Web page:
Thursday, October 3, 2013

Elite cyclists provide added excitment to day in Florence

It was the day of the women's road race. All the barricades were in place and the police, carabinieri and volunteers wearing bright orange vests were all in place hours before the race. We wandered around town stopping for an exorbitantly priced espresso near the Doumo. There were hordes of tourists everywhere and in fact twice I was swarmed by tour groups that I had to fight my way out of.

All the shop windows, whether the designer stores or little boutiques have embraced the World Cycling championships. Ferragamo had a beautiful golden bike in the window. Other shops had new or older racing bikes in their windows. There were some interesting photos of Gino Bartoli, a three-time winner of the Giro d'Italia before World War II. One shop even had one of his old cotton cycling shirts.

Instead of opting for a small family-run bistro at lunchtime we discovered a restaurant, off the beaten track, with mainly Italians dining. For starters we shared a lovely little cheese soufflĂ© served on a bright green sweet potato mash. It was absolutely delicious. We followed this with pasta with sauce made from  cingale or wild boar. It has a wonderful flavour and is one of my favourite dishes. We had some lemon tart with strawberries for dessert. What a meal!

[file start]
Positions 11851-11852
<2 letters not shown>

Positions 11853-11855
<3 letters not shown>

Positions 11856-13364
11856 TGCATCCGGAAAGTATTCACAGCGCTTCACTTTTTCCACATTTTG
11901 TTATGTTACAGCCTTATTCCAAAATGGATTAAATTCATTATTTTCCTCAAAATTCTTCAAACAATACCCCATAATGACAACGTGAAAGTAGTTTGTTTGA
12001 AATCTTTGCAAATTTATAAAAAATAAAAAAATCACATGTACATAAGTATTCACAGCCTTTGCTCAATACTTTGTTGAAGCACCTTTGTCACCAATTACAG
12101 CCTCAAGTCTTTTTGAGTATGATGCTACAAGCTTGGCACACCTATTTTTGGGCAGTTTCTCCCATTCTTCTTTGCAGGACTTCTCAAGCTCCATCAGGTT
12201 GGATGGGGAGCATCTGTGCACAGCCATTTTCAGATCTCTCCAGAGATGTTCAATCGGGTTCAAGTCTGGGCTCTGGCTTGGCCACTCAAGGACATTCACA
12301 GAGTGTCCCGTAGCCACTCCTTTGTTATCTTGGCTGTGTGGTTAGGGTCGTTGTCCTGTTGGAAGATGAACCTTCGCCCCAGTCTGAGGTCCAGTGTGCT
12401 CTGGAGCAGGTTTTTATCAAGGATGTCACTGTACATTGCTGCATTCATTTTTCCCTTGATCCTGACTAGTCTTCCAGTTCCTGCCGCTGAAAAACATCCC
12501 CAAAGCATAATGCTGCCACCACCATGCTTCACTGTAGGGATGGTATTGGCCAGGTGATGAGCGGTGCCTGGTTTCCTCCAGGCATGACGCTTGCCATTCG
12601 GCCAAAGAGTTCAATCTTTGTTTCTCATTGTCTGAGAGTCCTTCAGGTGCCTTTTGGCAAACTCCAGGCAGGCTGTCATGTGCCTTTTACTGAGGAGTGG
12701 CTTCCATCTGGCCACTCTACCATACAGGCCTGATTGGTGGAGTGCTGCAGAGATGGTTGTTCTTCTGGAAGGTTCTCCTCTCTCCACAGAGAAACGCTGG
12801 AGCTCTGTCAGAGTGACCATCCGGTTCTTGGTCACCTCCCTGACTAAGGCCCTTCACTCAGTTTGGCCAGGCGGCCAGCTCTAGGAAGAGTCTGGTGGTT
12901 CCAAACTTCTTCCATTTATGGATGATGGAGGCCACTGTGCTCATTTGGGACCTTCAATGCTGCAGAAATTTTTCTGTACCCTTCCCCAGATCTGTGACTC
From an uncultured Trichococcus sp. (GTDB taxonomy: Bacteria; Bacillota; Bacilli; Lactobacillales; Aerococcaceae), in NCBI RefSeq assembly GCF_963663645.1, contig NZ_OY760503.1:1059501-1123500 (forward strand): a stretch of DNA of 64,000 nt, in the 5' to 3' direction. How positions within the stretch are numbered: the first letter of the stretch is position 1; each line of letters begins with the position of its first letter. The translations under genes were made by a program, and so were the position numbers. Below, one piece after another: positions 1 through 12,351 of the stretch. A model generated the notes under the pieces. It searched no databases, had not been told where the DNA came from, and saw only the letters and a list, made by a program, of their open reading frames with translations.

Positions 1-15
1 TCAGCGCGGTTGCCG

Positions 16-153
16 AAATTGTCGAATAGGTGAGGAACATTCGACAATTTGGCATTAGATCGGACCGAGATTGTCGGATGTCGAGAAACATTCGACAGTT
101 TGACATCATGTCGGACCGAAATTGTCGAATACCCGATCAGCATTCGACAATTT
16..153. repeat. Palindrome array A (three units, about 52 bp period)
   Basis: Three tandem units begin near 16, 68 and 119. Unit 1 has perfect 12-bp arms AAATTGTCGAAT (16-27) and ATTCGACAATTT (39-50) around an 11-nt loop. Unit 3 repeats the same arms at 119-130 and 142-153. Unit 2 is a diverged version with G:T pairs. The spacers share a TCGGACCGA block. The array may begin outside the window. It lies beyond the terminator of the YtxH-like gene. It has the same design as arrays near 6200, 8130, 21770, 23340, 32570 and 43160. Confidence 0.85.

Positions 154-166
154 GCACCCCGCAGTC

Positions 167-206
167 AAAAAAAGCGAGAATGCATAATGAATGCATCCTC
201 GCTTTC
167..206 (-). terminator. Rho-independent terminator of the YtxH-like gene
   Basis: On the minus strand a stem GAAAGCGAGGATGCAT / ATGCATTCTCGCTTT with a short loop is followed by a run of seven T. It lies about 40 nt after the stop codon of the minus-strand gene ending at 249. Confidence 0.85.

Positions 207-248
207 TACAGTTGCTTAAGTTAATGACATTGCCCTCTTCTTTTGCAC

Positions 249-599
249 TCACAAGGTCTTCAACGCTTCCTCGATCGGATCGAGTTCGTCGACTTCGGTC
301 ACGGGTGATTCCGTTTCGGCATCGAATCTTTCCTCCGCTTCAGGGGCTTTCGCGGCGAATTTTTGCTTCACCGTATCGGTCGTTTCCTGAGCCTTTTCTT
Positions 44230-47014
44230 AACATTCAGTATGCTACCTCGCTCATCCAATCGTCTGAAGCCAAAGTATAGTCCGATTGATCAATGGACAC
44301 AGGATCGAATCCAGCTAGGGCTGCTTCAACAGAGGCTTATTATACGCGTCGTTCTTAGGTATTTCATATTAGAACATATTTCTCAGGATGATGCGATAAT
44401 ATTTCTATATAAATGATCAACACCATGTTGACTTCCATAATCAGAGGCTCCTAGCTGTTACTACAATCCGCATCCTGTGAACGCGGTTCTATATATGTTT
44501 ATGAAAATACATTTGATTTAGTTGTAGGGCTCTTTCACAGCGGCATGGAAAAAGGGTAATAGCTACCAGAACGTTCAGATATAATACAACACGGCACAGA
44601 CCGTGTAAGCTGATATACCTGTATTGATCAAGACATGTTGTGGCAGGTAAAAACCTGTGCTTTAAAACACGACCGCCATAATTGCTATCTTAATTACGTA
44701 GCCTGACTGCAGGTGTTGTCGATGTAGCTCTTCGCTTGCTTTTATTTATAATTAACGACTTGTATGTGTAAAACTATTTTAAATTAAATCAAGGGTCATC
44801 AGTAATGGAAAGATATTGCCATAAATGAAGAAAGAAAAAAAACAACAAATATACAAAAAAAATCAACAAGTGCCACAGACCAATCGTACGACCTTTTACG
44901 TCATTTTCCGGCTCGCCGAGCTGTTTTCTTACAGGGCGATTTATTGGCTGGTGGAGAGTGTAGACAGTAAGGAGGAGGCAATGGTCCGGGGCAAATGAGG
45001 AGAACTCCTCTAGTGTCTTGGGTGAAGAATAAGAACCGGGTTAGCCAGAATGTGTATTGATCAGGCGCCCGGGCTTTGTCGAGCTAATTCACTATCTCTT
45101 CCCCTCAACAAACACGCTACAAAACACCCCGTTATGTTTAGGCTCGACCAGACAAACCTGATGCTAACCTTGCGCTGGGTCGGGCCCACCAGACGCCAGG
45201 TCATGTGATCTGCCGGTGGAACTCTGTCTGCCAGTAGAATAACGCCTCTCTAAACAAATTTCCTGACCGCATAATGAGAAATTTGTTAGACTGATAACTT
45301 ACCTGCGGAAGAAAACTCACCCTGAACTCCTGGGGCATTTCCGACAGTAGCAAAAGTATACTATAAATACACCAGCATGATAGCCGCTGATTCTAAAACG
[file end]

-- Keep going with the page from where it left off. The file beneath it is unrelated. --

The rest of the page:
We walked around searching for the perfect place from which to watch the race, finally settling on a bend, where we were sure the women would be forced to slow down. This section of the barricades were manned by two very stylish forestry police. We knew the racers were on their way when we heard the helicopters. Then several groups of motorcycle police whizzed by followed by some red official race cars, then more motorbikes. A cry went up and then the cyclists were there and gone. Amazingly, they did not slow down for the curve but went by at great speed. They were followed by the support cars from each country, the ambulances; it was over in the blink of an eye.

One of my favourite places in Florence, that we walked through many times, is the Piazza Ella Signoria with the Palazzo Vecchio at one end. Savonarola was burned at the stake here. There is a copy of Michelangelo's David and a giant statue of Neptune built to commemorate Tuscan naval victories. At one end of the square is the Loggia die Lanzi, an open air building filled with Renaissance sculpture. The square is quite beautiful, especially at night, when it is lit up.

Many of the restaurants have very similar menus with lots of meat and of course loads of pasta. Although the food is really good, there is a limit to how much pasta I can eat. Tonight we were happy to find a restaurant, up a little side street, where we enjoyed a delicious salad topped with thin slices of smoked goose. Delicious.

Walking by the river on the way back to the hotel, we stopped to admire the Ponte Vecchio, which cast a perfect reflection in the Arno. A perfect ending to a busy day.



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